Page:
Utah Parks, October 17-31, 2016
Part 6 - Arches National Park

At arches National Park, geological conditions are just right for the formation of arches. As with the hoodoos at Bryce Canyon, the process is thought to begin with the formation of fins. "Fins are narrow, residual walls of hard sedimentary rock (e.g., sandstone, limestone) that remain upright after adjacent rock has been eroded away along systematic parallel joints or fractures on either side" (quote from Wikipedia article "Fin (geology)"). Then weathering creates a window that gradually enlarges.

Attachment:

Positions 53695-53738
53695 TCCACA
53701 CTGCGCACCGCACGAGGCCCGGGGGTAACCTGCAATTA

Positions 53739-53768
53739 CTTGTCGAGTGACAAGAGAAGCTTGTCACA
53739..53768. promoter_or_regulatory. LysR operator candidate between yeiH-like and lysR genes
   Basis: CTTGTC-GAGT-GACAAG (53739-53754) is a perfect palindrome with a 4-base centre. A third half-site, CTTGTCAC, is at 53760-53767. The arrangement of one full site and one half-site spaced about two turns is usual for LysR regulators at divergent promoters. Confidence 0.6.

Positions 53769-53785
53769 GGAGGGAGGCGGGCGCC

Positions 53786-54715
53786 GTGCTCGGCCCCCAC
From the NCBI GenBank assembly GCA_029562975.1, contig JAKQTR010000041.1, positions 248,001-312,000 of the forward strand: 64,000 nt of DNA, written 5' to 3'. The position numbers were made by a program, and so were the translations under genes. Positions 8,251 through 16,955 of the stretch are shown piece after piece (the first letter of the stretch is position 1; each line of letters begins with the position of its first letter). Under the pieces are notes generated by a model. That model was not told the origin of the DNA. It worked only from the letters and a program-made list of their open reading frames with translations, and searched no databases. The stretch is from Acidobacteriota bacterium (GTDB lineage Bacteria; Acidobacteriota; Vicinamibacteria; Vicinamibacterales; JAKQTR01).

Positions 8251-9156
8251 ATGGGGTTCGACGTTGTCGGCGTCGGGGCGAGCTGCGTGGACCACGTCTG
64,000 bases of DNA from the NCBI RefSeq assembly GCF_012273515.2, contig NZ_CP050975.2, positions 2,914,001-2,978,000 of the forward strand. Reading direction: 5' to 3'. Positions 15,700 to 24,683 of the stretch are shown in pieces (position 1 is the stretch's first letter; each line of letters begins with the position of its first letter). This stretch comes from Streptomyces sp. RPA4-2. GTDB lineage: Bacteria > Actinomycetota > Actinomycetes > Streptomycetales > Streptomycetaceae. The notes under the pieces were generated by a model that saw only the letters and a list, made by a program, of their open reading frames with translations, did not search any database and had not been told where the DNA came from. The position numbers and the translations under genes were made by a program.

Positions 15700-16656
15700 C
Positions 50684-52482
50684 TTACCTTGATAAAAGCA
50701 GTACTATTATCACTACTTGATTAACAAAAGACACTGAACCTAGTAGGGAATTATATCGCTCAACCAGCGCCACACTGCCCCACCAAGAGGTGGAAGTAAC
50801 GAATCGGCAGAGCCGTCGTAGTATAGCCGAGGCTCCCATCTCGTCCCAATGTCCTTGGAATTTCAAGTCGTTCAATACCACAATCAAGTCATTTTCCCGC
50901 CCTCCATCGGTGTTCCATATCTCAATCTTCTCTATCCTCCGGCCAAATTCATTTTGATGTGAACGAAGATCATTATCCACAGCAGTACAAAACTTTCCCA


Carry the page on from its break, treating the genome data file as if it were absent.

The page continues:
Skyline Arch.

Tunnel Arch.

Pine Tree Arch.

We did a short hike on sand, between rock walls, to get to Sand Dune Arch.

Delicate Arch is the iconic arch that appears on Utah license plates. We did not do the three-mile hike across desert to it, so this telephoto shot is as close as we got.

North Window Arch and South Window Arch.

Turret Arch.

Double Arch.

We named this one "Almost Arch".

Balancing Rock.

Near Garden of Eden Viewpoint, we saw climbers on this rock; one was already at the top, and the other was starting at the bottom.

The top climber provided a cable for the bottom climber. Here the bottom climber is about 1/3 of the way to the top.

Utah 2016 index


Last updated November 10, 2016